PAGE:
The partnership between the Resilient Cities Network and Yale University was formed to explore co-benefits of climate and health resilience and identify evidence-based interventions. As a first step in this partnership, we conducted a brief survey among city leaders in 2023 to identify priority areas in climate health, capacity and existing infrastructure, and opportunities for collaboration.
More than 50% of the world’s population lives in urban areas, projected to increase to 70% by 2050. City residents report greater life satisfaction and have greater access to services, technology, and economic opportunities than non-urban dwellers. Despite these benefits, urban residents face substantial challenges to achieving health and well-being. Those in cities experience greater exposure to air pollution and extreme heat, both of which are associated with adverse respiratory, cardiovascular, and mental health outcomes.
Climate and health are major concerns for surveyed cities. Leaders rate both issues equally vital.
Health stresses rated most important are built environment, inequalities, air pollution- and heat-related diseases, and strains on healthcare systems.
Climate-related shocks most important are extreme heat, flooding, insufficient urban greenspace, and poor air quality.
Vulnerable populations such as children, older adults, those with chronic health conditions, marginalized and poor communities all rank highly as populations of specific concern, and need dedicated resources to thrive.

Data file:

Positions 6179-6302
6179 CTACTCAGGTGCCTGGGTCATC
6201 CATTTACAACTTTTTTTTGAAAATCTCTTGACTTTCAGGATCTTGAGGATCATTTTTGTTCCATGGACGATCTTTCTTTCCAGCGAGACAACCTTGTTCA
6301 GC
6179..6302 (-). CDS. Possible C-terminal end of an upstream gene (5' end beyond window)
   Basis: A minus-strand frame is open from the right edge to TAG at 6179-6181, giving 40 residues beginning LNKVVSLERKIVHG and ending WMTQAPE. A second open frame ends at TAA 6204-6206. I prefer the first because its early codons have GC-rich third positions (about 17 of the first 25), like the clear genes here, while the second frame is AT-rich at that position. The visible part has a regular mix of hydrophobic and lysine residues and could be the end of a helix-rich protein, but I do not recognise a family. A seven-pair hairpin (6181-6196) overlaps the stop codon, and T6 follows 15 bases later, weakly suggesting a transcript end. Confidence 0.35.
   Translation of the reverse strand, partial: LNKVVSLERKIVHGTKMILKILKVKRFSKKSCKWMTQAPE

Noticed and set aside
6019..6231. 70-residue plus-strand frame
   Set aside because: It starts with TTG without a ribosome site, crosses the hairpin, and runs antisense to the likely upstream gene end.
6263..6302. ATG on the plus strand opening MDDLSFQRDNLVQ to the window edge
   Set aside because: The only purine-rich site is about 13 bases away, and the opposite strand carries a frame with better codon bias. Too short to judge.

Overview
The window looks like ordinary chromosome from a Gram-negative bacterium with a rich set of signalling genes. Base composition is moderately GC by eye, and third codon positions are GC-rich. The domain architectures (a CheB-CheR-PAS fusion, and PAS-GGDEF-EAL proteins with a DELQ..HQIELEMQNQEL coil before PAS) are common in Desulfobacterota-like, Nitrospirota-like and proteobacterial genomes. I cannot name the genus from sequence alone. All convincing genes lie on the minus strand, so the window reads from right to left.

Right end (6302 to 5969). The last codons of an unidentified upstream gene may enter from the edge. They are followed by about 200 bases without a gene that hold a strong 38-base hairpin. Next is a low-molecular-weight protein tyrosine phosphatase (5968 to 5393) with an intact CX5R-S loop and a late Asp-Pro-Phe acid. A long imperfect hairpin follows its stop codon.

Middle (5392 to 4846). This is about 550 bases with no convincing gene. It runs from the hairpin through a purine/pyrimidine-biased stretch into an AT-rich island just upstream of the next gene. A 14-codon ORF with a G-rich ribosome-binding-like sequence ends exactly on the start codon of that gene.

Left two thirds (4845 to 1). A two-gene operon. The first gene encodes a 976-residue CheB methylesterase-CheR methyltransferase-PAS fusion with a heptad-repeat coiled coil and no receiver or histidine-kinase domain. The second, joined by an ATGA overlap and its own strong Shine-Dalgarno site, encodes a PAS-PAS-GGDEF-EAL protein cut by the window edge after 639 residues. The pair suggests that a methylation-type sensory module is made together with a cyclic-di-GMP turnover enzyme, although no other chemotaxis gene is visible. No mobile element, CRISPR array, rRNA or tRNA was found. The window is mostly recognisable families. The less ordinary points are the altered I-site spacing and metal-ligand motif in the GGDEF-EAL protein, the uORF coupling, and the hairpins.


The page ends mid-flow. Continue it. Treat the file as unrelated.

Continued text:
Obesity, hypertension, diabetes, infectious diseases, injuries and motor vehicle accidents are also more prevalent in urban areas. Beyond these physiological consequences, the Intergovernmental Panel on Climate Change concludes that climate change adversely impacts mental health. Studies link climate-fueled disruptions to many forms of psychopathology, including anxiety, depression, post-traumatic stress disorder, and suicide.
Within cities, those living in concentrated poverty and/or with poor access to health and social services are disproportionately vulnerable, resulting in profound inequities. As such, cities are on the frontline to promote climate resilience, health and equity. Building capacity to serve cities’ most vulnerable populations reduces strain on healthcare systems, where competing priorities require scarce resources to be allocated equitably and efficiently.
OUR VISION IS TO CULTIVATE URBAN RESILIENCE AND HEALTH:
Increasing the capacity of systems and individuals to thrive, despite chronic stresses and acute shocks of climate change. Urban governance is siloed, with separate teams addressing health and mental health, designing disaster recovery plans, exploring sustainability, and examining land-use planning and infrastructure. An integrated, multisector approach advances our collective understanding of the impacts of climate on health, empowering us to meet the demands of today’s interconnected world.